robot

ACES to give robots human-like sense of touch

Artificial Intelligence

ACES to give robots human-like sense of touch


The new electronic skin system has ultra-high responsiveness and robustness to damage, and can be paired with any kind of sensor skin layers to function effectively as an electronic skin. The innovation, achieved by Assistant Professor Benjamin Tee and his team from NUS Materials Science and Engineering, was first reported in prestigious scientific journal Science Robotics on 18 July 2019.

“Humans use our sense of touch to accomplish almost every daily task, such as picking up a cup of coffee or making a handshake. Without it, we will even lose our sense of balance when walking. Similarly, robots need to have a sense of touch in order to interact better with humans, but robots today still cannot feel objects very well,” said Asst Prof Tee.

Faster than the human sensory nervous system

ACES ( Asynchronous Coded Electronic Skin ) can detect touches more than 1,000 times faster than the human sensory nervous system. For example, it is capable of differentiating physical contact between different sensors in less than 60 nanoseconds — the fastest ever achieved for an electronic skin technology — even with large numbers of sensors, the NUS ( National University of Singapore ) report stated.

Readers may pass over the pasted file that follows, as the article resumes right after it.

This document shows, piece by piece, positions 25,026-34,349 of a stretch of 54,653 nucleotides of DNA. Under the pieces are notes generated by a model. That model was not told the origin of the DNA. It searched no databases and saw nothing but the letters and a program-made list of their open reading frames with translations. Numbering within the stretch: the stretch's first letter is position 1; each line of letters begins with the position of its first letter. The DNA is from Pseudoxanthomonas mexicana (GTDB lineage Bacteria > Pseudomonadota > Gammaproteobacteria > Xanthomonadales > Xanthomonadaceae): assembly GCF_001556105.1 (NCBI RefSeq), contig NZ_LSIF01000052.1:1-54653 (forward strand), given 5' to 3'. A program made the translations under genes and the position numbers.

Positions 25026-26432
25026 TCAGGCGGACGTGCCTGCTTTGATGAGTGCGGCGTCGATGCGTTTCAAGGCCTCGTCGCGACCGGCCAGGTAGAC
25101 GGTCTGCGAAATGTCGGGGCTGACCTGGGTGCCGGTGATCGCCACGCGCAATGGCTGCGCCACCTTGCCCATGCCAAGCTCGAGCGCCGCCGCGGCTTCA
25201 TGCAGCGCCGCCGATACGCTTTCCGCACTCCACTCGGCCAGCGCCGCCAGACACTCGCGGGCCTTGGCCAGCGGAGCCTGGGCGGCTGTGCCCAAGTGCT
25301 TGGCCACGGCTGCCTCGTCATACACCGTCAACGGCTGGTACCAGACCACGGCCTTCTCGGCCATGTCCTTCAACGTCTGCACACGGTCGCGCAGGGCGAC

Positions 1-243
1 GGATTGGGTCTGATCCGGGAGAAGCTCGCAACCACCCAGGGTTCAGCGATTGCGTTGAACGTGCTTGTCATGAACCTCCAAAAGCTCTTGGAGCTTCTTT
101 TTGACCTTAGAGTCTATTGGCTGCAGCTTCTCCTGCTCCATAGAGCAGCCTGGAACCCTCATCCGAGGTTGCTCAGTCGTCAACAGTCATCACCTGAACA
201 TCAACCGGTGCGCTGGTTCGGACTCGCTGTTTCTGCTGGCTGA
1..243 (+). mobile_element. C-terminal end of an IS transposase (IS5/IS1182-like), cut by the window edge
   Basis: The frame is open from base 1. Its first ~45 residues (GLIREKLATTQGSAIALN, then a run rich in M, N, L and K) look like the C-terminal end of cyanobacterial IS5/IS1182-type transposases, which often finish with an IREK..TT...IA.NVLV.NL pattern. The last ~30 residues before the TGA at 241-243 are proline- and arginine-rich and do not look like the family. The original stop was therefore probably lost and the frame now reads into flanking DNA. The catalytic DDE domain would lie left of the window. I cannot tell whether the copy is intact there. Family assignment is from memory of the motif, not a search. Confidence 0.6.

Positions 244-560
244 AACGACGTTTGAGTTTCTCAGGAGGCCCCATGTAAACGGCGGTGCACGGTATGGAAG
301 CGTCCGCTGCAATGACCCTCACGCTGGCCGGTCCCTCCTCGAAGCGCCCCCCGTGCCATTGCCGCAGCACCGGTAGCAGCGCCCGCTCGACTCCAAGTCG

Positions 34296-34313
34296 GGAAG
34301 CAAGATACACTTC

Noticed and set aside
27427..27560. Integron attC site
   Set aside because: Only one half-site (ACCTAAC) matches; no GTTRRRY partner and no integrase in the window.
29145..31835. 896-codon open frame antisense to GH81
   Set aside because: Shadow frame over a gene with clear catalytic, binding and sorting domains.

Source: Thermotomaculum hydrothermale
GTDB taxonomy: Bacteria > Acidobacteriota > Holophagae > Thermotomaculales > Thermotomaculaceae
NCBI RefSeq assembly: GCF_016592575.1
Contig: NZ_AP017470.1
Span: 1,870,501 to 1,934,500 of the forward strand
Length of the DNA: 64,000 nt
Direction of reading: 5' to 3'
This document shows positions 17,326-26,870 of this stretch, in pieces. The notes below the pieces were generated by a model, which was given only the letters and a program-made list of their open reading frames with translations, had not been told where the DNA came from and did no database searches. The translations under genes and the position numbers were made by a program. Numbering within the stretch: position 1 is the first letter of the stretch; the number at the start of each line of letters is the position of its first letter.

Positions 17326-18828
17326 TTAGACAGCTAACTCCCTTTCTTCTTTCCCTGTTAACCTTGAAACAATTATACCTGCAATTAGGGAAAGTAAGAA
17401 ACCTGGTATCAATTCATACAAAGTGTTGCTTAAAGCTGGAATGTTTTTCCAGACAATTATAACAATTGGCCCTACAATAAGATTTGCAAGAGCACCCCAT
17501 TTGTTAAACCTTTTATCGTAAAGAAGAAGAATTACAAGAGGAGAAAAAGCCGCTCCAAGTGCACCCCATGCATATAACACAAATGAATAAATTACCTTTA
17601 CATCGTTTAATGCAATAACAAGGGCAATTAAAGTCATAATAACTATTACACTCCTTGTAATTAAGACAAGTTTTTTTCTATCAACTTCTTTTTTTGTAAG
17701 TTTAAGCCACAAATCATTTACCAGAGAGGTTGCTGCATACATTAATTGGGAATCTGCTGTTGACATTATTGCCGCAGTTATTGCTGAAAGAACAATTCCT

The ACES platform can also be designed to achieve high robustness to physical damage, an important property for electronic skins because they come into the frequent physical contact with the environment.

Smart electronic skins for robots and prosthetics

ACES has a simple wiring system and remarkable responsiveness even with increasing numbers of sensors. These key characteristics will facilitate the scale-up of intelligent electronic skins for Artificial Intelligence (AI) applications in robots, prosthetic devices and other human machine interfaces.

“Scalability is a critical consideration as big pieces of high performing electronic skins are required to cover the relatively large surface areas of robots and prosthetic devices,” explained Asst Prof Tee. “ACES can be easily paired with any kind of sensor skin layers, for example, those designed to sense temperatures and humidity, to create high performance ACES-enabled electronic skin with an exceptional sense of touch that can be used for a wide range of purposes,” he added.

For instance, pairing ACES with the transparent, self-healing and water-resistant sensor skin layer also recently developed by Asst Prof Tee’s team, creates an electronic skin that can self-repair, like the human skin. This type of electronic skin can be used to develop more realistic prosthetic limbs that will help disabled individuals restore their sense of touch.



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